March 23 – What if E.T. Never Phoned Home, But Jesus Did Rise from the Dead?

I receive promotional emails from a company called Wing Clips. I like Wing Clips. One of the services they provide is access to video clips for use in sermons or lessons. The clips are legal, of high quality and inexpensive. Wing Clips is a nice thing to know about.

Another of Wing Clips’ options that I have not used and promise never to use is a sermon outline service. Of course, they suggest that you purchase one of their video clips, but along with it they provide a detailed outline of the sermon you should preach, even a scripture passage to make the movie clip theologically legitimate. I suppose it beats plagiarism.

So yesterday I received a promotional email from Wing Clips with the subject line: FREE Sermon Outline – Excited about Easter?

Really? There’s a preacher somewhere who doesn’t know what to say on Easter? Hint: Matthew 28, Mark 16, Luke 24, John 20.

But for those of us having a hard time coming up with something to preach on Easter, there’s always E.T. As an Easter present, Wing Clips is giving us a free three-minute clip from the old Spielberg classic and a sermon outline for preachers too busy to write an Easter sermon on their own. You may view it here. For free. And with two week’s notice, it means I don’t even have to think about worrying about an Easter sermon. Ocean City, here I come.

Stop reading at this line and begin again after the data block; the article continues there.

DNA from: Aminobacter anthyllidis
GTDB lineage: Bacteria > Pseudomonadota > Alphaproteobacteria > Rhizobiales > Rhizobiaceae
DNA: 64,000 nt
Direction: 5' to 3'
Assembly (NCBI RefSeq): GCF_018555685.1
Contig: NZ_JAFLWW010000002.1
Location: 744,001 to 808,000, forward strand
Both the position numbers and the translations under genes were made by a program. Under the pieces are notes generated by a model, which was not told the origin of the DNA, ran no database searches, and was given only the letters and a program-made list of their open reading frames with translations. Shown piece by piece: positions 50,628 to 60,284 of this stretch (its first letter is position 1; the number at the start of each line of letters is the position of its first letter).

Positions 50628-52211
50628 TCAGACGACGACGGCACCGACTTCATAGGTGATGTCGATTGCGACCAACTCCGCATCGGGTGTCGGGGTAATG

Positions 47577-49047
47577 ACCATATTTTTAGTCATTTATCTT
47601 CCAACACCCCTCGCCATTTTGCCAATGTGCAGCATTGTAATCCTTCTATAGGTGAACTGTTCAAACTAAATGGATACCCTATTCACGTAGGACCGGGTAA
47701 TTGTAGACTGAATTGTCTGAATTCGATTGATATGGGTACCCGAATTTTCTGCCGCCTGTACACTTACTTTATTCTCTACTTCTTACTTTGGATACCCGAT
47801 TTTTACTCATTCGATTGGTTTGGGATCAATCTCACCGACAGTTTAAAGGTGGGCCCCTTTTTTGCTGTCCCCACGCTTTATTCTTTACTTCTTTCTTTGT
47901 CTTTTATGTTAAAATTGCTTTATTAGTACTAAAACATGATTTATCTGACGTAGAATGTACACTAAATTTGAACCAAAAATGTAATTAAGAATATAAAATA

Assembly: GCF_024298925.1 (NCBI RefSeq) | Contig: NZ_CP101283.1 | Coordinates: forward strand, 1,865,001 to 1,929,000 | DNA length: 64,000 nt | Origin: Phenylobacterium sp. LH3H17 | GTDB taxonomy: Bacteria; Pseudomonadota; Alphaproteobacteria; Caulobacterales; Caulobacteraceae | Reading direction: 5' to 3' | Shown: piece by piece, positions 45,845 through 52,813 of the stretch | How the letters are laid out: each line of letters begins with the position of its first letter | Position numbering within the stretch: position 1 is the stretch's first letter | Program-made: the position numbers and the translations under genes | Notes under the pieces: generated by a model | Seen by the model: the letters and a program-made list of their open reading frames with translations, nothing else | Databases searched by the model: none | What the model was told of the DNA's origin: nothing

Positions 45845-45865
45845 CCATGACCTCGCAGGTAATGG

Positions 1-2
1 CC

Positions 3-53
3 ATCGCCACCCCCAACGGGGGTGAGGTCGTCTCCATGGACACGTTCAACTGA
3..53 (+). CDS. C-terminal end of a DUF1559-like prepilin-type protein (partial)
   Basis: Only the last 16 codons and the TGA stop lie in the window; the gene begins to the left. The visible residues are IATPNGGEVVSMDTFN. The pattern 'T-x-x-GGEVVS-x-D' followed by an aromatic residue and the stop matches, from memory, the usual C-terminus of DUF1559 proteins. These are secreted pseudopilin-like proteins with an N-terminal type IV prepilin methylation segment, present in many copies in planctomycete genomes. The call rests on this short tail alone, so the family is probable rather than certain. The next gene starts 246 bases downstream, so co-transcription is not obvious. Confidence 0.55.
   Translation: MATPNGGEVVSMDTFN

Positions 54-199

In the clip from the movie, Eliot, the ten-year old boy who befriended the extra-terrestrial, is in the lab where the calloused scientists have caused the death of the little alien; they don’t realize that even little aliens need lots of love. Eliot is given a few last minutes to be alone with the apparently dead E.T. He says, “I love you,” and turns to walk away. At that very moment a strange light begins to glow – right from E.T.’s heart, I think – and Eliot rushes back to the lab table just in time to hear E.T.’s weak, but getting stronger every second, voice say, “E.T. phone home.”

Who needs “Why do you seek the living among the dead? He is not here, but has risen,” when you have “E.T. phone home”?

Most likely I will skip Ocean City this coming Easter week.  I’ll stay home and work on an Easter sermon.  I’m planning on preaching from Mark 16, that strangely abbreviated account of the resurrection that ends with three women who loved Jesus astonished and afraid. I am hoping that the message will speak hope and joy into the hearts of many who do not regularly worship the Risen Christ and who live in a world of much fear and frightening astonishment.

If the story of the resurrection is not true, if it is a First Century version of a happy-ending story like E.T, then it has no hope of joy to offer our Twenty-first Century world. If the story of the resurrection is light spiritual fiction in the way that E.T. is light science fiction, then, in fact, our hope and joy is fiction. As the Apostle Paul says, “we are of all people most to be pitied.”

If the story of the resurrection is not true, then you might as well spend April 8, that early spring Sunday, at Ocean City.

But we insist with Paul and a great cloud of witnesses that, in fact, Christ has been raised from the dead and that “even so in Christ shall all be made alive…” It is, for sure, an astonishing and sometimes fearful mystery, but it is true. And since it is true – so much truer than some sweet scene from an old movie – we will worship with joy and hope on Easter morning.  Who will you invite to join you?